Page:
I was thinking about my job, trying to decide whether or not to go back to running a home daycare/preschool and I think I have made my decision. No, I have made my decision. I thought this might be interesting to those of you that don't already know exactly what being a school bus driver involves. So here it is in a nut shell. I'm sure I've left out something but hopefully covered the basics. This is what a school bus driver’s job entails. I know I had no idea until I became one. First thing is to obtain Class B CDL with passenger, school bus and air brake endorsements.
Train (Hands on technical and driving).
Pass the driver’s test. (Driver’s must be able to parallel park to the left and right, drive the offset alley without mishap and dock the bus, all the while maneuvering between strategically placed cones. Driver must perform a complete circle check, in exact order as required by the state and perform proper air brake test. Driver must learn proper procedures of the road, including but not limited to railroad crossings. Pass an on the road driver’s test.) By the way, I drive a forty foot school bus.
The following is how my day unfolds:
4:00 am I wake up (when I wake up on time).
5:00 – 5:15 am I leave my house.
5:45 am (ball-park time) I arrive at the bus yard.
Start my bus (If not running).
In snowy weather – I clean the snow off my bus.
Then a Circle Check/Pre-trip inspection is done. (This is something every driver has to do every time we drive. We are responsible for finding anything that might be wrong with our bus, from under the hood, under the bus itself, all warning devices, tires, inside gauges, emergency exits, seats, floors, doors, windows, simply put – everything on/in the bus) And this must be done no matter the weather conditions.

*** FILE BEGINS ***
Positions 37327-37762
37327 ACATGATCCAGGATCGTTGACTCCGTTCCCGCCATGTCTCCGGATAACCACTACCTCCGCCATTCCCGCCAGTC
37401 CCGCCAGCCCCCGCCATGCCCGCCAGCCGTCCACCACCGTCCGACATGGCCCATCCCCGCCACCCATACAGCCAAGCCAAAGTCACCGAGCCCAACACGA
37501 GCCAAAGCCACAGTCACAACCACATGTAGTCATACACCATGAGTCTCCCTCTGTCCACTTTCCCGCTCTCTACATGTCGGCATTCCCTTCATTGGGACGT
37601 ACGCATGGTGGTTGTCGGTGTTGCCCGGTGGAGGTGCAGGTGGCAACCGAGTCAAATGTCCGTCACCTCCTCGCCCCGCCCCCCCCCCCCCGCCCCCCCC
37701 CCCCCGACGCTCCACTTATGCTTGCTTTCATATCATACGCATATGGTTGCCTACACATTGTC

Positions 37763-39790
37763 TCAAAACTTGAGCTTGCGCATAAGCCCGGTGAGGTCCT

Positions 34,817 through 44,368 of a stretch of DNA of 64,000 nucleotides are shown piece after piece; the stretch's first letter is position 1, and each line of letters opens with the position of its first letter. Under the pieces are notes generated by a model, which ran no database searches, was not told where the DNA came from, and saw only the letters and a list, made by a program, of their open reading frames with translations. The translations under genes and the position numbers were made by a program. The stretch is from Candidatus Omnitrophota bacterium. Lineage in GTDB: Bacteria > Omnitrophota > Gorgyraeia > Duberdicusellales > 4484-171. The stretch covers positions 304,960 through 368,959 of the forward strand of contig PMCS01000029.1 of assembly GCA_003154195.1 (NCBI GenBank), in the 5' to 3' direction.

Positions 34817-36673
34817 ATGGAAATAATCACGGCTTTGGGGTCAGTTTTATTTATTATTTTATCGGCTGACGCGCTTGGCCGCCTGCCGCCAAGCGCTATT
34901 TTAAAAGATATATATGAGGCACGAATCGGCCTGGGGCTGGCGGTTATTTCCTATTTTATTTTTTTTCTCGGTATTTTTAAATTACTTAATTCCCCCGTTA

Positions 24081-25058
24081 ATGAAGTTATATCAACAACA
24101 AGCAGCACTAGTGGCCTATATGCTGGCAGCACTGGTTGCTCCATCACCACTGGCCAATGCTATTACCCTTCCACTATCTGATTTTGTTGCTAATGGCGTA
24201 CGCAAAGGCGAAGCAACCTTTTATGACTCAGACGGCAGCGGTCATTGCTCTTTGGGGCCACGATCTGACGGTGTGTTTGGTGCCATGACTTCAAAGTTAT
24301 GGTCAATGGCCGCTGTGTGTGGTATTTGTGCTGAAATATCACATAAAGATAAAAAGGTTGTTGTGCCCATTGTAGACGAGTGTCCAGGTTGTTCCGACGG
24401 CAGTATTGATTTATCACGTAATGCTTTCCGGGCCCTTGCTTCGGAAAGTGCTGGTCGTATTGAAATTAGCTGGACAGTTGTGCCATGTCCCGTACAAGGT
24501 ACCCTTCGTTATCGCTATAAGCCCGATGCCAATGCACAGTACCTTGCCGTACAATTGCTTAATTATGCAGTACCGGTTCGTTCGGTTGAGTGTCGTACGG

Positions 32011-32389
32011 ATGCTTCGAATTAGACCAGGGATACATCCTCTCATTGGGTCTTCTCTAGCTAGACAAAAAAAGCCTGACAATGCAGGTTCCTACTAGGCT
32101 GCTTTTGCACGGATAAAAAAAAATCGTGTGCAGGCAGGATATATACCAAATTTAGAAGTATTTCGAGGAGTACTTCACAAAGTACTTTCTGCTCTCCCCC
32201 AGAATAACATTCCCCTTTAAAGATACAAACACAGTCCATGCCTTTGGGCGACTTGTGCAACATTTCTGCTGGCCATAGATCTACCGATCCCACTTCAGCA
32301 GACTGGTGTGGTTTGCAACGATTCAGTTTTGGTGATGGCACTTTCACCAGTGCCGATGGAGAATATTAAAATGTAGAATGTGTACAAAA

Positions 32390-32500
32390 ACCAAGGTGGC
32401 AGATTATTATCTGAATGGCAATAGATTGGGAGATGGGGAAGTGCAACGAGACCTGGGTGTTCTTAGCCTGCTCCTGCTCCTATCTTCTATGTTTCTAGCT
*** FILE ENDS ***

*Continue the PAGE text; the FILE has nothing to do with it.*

I fill out the circle check paperwork.
I start my route at the appropriate time.
During the route I am responsible for 70+ children; keeping them safe by enforcing bus rules, which they frequently break, while driving I’m trying to keep my eyes on road more than on the kids.
This is repeated several times per day. So, for roughly 6 hours per day I am responsible for a large group of children, the bus and safety of all.
I also must tolerate any/all school officials/parents concerns/complaints. If there are any I am required to bring them to the attention of my boss, not to discuss them with parents/school officials.
I must complete each year, the states required in-service training hours.
I am responsible for keeping the bus clean (inside and out) and boy did I learn firsthand what slobs some kids can be. (Picture tooth paste spat on the floor for starters, yuk!)
A breeze, right? But you know what? I love my job. I look forward to going to work every day. So I plan on driving the kids to school until I’m forced to retire. And I have my writing, which I also love.